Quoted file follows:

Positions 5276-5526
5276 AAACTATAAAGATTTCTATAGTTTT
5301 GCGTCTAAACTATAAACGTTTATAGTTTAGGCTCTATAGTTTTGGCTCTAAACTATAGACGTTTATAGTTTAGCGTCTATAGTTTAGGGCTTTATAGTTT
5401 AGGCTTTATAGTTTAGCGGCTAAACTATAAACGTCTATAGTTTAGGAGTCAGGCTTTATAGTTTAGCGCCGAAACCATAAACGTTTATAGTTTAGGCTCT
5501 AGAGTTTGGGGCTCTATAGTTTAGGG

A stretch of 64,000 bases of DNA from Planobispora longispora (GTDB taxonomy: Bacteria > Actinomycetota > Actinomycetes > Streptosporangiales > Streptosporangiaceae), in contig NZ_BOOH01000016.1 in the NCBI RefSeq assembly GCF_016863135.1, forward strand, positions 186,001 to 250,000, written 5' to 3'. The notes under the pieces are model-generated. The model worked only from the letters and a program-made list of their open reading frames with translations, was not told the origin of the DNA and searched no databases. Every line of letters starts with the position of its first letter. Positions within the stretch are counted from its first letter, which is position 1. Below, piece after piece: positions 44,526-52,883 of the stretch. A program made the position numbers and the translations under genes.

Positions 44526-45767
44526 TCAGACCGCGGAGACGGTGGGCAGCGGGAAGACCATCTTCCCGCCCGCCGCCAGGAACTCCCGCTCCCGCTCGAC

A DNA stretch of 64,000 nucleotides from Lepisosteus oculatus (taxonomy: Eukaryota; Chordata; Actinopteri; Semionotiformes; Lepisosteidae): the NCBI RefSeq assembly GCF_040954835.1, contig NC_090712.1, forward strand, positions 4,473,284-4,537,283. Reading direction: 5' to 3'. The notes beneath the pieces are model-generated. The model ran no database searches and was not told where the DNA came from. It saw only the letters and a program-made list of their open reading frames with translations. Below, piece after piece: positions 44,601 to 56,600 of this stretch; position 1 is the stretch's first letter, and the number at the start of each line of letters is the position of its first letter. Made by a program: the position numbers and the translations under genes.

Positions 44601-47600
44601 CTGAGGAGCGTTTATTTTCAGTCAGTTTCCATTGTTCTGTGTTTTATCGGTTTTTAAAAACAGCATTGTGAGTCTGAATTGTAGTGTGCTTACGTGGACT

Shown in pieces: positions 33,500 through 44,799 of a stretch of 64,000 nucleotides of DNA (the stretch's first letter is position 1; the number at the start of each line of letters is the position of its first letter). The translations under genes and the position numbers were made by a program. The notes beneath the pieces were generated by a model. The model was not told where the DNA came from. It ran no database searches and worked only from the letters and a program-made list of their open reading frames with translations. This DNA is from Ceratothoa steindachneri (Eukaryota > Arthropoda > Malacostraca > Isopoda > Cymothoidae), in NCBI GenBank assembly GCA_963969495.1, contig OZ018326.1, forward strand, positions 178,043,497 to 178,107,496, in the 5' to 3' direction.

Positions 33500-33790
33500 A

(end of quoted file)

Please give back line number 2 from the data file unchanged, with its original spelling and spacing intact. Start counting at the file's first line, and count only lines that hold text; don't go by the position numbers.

5276 AAACTATAAAGATTTCTATAGTTTT